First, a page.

From today's First Reading (Acts 5:34-42):
"After recalling the apostles [the Sanhedrin] had them flogged, ordered them to stop speaking in the name of Jesus, and dismissed them. So they left the presence of the Sanhedrin, rejoicing that they had been found worthy to suffer dishonor for the sake of the Name."
During his homily this morning Father John Gallas mentioned a quote from St. Faustina Kowalska: "If the angels could envy, they would envy humans for two things. First, we receive Communion, and second, we suffer."
Taken together and by themselves these two quotes might lead one to believe that Christians practice some kind of self imposed masochism. Think self-flagellation, ....exaggerated penances,... "offering it up to Jesus.".
However, there is great value in recognizing some meaning in the midst of our personal trials and tribulations.
Psychoanalyst Viktor Frankl noted the secular psychological value of meaning. He observed that those who survived the WW II concentration camps were usually the ones who found meaning in their suffering. Frankl went on to build an entire school of psycho-analytical practice on this foundational truth: people need to find meaning amid the random chaotic events of our lives. The baseline of our lives is not the will to sex or to have power; it is the will to find meaning.
Nowhere is that need more apparent than in this week's renewed sense of tragedy over the lost lives at Virginia Tech.
The great stain on the Twentieth Century was WWII and its aftermath. Viktor Frankl mined that hell pit for the good of all. Among the newest "causes terrible" of our own century are the War on Terrorism and the personal violence in our own society. In the face of these disparate but related violences we confront the mystery of suffering. This mystery not only lends meaning to suffering, it also renders suffering redemptive.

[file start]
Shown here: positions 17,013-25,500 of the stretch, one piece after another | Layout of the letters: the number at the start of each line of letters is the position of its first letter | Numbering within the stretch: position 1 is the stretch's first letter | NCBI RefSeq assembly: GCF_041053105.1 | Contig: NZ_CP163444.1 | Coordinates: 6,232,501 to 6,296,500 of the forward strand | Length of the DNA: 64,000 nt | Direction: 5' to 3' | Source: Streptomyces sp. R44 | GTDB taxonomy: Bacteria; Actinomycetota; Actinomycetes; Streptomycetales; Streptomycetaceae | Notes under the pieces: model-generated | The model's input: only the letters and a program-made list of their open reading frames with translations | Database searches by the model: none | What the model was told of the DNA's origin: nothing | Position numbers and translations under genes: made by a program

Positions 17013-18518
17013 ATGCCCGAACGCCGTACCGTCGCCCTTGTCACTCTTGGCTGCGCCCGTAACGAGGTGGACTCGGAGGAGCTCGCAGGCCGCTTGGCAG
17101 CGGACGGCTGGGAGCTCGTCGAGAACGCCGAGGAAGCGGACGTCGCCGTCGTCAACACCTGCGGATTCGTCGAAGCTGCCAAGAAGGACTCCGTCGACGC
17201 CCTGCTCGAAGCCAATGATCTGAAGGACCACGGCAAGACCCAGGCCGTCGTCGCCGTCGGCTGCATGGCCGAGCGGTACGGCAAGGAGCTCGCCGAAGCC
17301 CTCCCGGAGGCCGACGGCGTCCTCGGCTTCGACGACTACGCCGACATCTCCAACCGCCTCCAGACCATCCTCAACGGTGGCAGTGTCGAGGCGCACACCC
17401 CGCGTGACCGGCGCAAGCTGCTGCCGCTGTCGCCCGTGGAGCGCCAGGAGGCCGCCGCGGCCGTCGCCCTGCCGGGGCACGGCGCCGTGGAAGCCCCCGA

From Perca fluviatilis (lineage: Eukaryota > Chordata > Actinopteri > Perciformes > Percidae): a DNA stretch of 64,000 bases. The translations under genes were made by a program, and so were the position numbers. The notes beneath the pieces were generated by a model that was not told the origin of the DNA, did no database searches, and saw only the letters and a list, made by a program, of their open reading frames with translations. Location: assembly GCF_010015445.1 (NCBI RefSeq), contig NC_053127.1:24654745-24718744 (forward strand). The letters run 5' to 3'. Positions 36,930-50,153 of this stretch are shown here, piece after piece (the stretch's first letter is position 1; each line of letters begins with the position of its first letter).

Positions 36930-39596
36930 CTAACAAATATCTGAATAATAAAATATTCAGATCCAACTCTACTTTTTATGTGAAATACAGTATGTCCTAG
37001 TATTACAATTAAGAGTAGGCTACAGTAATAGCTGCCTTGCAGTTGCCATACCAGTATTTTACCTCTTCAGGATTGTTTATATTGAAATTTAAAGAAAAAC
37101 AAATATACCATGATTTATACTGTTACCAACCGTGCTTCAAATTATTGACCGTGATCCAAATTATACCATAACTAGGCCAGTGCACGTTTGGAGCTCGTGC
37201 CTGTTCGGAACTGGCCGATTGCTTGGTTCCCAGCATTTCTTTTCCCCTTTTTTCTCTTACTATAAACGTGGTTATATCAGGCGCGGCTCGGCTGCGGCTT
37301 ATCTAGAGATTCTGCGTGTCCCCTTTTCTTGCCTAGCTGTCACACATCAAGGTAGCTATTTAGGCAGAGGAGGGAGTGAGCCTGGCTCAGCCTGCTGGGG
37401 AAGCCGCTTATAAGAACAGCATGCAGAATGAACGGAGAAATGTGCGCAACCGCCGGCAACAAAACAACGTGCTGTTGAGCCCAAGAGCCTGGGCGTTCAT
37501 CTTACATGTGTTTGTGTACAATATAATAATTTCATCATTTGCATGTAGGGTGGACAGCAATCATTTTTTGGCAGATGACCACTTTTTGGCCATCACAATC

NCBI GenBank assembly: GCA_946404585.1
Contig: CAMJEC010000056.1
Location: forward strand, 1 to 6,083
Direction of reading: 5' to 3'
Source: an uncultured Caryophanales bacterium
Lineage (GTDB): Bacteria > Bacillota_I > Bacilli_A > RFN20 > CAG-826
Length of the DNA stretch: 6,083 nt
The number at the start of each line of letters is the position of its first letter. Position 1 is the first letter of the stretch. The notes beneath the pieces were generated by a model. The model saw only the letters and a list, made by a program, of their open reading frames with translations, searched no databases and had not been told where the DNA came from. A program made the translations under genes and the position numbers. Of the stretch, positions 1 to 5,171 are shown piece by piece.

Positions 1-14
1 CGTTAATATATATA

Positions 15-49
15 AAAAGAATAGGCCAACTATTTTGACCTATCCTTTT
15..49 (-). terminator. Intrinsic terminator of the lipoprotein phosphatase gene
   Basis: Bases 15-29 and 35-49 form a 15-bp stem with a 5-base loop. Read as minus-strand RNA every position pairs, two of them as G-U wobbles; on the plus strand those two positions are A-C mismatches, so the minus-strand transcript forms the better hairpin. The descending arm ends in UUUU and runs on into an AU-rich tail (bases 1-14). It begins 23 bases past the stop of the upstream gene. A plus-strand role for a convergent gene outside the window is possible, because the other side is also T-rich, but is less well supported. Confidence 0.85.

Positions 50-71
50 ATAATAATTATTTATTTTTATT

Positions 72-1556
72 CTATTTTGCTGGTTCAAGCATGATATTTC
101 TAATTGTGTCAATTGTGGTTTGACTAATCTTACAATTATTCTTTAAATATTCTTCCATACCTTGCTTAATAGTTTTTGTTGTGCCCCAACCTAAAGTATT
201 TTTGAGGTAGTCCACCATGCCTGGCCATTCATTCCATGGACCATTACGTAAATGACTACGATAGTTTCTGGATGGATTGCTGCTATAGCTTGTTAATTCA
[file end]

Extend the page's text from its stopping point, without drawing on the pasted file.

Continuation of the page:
Some suffering, Catholic Christians would say all suffering, can be made useful for our salvation by being offered up to God for others through love. Parents know this instinctively. I would do anything, anything, for my sons. There is no heartache of theirs which is not automatically and irreversibly my own.
That is the mystery of suffering.... love makes all things possible, or at least bearable. Love for another baptizes whatever we all undergo and makes even the most terrible of events a place of refreshing, if not for ourselves, then for some poor, anonymous soul who has an overdraft notice in the Treasury of Merit.
That bank's vault stands on Golgotha. Its primary account was opened there. But the largesse of our Savior is spread abroad wherever there is a deficit of Love and a surplus of sin.
Each of us must stake our own claim to a share of that Love, both for ourselves and for others. When we ARE able to claim it we are changed and, although it may not be readily apparent, so is the world.
That truth is what I am hanging onto during this very long week.